Enough already with ageism.
I may be insensitive. But I’m not young. And ageism is just another card played from the ever-growing deck of victimhood. It’s another special interest. It’s childish and irresponsible because this is its underlying message:
It’s not my fault I’m (incapable of accepting the fact that I’m) getting older. It’s your fault for not hiring me.
Bullshit. You know what you, the world, and every employer in it owes me because of my advancing age, my hard-won experience, and my ostensible wisdom? Nothing.
Cry Me a River
I’ve been stewing on this subject for a while. But this did me in: “‘I was invisible’: How agency ageism affects those 50-plus“. And despite the agency-specificity of the article, the whining it manifests isn’t limited to advertising or any other industry. SPOILER ALERT: Grab a box of tissues for what follows. You may want to keep a violin handy, too:
John Greiner-Ferris was at work in a Boston-based agency when a co-worker came around with a wagon of beer and Solo cups full of ice. The wagon stopped at every cubicle on the floor except his. Greiner-Ferris was 53. His co-workers were all under 27. “I ran through all the reasons in my head why I was singled out. There could be a lot to it. But then I realized there wasn’t, and it was just the most obvious one: I was old, and so I was invisible.”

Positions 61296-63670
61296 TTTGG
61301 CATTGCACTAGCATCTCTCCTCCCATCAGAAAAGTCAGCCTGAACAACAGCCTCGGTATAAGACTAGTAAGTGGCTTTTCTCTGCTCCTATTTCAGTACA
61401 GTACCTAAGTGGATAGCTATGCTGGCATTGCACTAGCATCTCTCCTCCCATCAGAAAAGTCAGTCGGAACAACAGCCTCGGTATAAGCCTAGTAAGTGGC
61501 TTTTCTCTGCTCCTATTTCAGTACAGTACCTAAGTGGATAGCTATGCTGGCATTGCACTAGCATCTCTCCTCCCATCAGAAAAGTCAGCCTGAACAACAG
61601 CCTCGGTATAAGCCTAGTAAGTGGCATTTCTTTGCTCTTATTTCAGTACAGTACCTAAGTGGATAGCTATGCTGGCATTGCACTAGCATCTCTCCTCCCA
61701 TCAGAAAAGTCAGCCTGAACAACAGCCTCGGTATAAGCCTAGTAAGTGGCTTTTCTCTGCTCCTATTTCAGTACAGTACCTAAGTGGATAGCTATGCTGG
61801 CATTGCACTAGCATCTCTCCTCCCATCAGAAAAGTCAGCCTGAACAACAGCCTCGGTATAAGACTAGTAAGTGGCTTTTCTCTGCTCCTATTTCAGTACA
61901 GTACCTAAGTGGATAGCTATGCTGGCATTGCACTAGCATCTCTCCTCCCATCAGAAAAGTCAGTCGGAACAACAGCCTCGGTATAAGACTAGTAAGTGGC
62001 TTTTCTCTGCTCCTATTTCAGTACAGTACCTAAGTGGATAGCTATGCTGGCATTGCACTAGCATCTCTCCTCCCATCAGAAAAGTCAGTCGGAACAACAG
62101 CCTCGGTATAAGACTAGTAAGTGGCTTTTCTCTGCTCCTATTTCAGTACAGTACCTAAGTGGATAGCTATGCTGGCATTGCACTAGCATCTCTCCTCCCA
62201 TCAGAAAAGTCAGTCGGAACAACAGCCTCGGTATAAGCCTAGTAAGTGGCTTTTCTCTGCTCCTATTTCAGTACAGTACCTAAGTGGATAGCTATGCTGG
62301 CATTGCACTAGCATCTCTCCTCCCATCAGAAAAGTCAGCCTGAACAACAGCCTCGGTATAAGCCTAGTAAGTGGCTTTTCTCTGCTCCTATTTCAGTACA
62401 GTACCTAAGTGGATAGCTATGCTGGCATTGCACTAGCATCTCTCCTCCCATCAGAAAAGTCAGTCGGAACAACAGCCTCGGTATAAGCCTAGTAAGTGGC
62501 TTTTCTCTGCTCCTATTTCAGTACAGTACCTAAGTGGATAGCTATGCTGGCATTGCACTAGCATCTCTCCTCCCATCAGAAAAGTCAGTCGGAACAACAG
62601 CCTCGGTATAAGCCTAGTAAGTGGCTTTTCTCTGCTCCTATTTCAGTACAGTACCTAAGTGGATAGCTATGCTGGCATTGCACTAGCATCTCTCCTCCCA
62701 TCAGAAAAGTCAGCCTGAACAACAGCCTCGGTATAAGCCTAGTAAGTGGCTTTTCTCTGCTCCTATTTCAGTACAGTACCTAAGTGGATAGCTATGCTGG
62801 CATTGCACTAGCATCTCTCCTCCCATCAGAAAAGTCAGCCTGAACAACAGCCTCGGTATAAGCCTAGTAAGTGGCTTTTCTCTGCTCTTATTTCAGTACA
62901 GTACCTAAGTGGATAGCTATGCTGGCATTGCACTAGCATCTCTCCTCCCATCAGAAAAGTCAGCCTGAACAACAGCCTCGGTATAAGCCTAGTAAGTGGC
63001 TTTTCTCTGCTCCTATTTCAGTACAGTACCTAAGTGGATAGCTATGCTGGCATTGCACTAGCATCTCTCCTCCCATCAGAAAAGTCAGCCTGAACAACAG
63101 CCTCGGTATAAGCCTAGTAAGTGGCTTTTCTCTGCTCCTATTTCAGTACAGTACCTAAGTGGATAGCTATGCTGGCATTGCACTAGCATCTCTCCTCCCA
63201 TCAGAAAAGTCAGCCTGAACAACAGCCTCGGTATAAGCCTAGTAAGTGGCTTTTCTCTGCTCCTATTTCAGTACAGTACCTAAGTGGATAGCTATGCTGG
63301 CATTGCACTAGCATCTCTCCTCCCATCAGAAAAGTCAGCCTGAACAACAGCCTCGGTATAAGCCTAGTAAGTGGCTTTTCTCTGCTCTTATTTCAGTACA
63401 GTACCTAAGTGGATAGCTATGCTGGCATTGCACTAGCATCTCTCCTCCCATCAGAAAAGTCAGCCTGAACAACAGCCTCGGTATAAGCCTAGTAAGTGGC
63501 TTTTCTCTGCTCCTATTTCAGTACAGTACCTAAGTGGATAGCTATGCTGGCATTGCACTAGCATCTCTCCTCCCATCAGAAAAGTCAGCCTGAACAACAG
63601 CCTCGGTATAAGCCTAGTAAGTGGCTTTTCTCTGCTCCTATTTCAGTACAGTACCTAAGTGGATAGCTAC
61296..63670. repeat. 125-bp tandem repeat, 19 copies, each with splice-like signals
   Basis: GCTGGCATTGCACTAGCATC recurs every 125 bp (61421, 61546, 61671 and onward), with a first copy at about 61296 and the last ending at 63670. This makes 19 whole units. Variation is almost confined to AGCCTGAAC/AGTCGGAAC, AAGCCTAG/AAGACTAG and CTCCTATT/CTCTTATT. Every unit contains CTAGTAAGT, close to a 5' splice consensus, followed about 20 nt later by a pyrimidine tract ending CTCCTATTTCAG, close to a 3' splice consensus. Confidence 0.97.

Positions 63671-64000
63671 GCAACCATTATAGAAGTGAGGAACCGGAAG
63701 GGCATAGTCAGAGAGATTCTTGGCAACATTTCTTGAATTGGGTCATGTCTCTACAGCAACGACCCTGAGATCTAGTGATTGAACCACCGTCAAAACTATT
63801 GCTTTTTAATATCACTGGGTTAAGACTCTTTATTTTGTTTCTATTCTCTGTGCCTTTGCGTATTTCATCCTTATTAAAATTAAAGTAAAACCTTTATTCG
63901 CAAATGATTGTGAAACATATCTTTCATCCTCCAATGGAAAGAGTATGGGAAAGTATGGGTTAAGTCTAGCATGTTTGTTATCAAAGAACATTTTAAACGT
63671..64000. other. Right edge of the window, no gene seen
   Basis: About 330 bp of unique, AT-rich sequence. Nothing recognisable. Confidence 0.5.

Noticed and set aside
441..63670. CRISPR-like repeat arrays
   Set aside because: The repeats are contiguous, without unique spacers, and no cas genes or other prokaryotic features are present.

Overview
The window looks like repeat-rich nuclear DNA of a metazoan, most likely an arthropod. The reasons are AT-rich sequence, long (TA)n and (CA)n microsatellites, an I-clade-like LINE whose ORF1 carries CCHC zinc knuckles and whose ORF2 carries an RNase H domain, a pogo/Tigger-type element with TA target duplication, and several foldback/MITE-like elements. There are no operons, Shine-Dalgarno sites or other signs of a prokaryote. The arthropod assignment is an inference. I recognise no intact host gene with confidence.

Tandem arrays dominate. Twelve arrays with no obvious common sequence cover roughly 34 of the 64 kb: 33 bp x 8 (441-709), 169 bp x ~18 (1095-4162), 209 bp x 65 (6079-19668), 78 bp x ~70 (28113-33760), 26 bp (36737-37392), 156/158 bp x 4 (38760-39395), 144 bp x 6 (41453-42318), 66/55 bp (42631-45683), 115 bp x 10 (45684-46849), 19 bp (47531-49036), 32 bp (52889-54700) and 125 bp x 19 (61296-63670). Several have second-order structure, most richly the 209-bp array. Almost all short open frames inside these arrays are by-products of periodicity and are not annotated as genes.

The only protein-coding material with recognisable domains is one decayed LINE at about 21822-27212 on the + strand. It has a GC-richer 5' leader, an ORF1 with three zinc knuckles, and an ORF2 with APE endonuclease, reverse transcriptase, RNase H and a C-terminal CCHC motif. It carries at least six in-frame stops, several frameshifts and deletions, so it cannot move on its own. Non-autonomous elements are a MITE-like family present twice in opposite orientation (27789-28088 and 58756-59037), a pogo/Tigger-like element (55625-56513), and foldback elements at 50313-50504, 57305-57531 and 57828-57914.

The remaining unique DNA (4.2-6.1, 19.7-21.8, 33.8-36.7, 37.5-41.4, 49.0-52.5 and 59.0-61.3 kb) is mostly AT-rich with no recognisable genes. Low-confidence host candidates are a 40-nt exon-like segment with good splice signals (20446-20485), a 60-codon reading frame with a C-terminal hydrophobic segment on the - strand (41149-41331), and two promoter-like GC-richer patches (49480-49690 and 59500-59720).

What? No. At 53, you’re no longer one of the kids, Dude. Aside from what you see in the mirror, you know how you can tell they’re kids and you’re not? They put ice in their beer.
If you could have gotten your youth-envious mitts on one of those beers, you know what you should have done with it? You should have used it to chase this bitter pill: Life doesn’t owe you a living or perpetual youth.
Get over yourself. Get out. And get on with your life, not the life of the someone else you wish you still were.
Unless you’ve somehow managed to manifest Nietzsche’s concept of eternal recurrence in your physical life, you’re going to take this test precisely one time. Unless your birth certificate came with guarantees of an ageless life with Peter Pan in Never-Never Land and endless fulfillment, your performance on this test is entirely up to you. And it’s pass/fail. So here are your choices: Get on with it, or stay home.
If you choose to get on with it, I have three suggestions:
The only differences between many other people and me are that I’ve been lucky enough to live past 50 and not yet lucky enough to live to 100. Other than that, if I can do it, you can do it — no matter how you define it. And as my maternal grandmother loved to say, “The first 100 years are the hardest.”
Nobody ever got ahead by looking back. And no ism in the world is going to preclude you from having to do the work required to get ahead.
So, let’s get on with this thing.
We have a test to pass.
Image by geralt, courtesy of pixabay.com.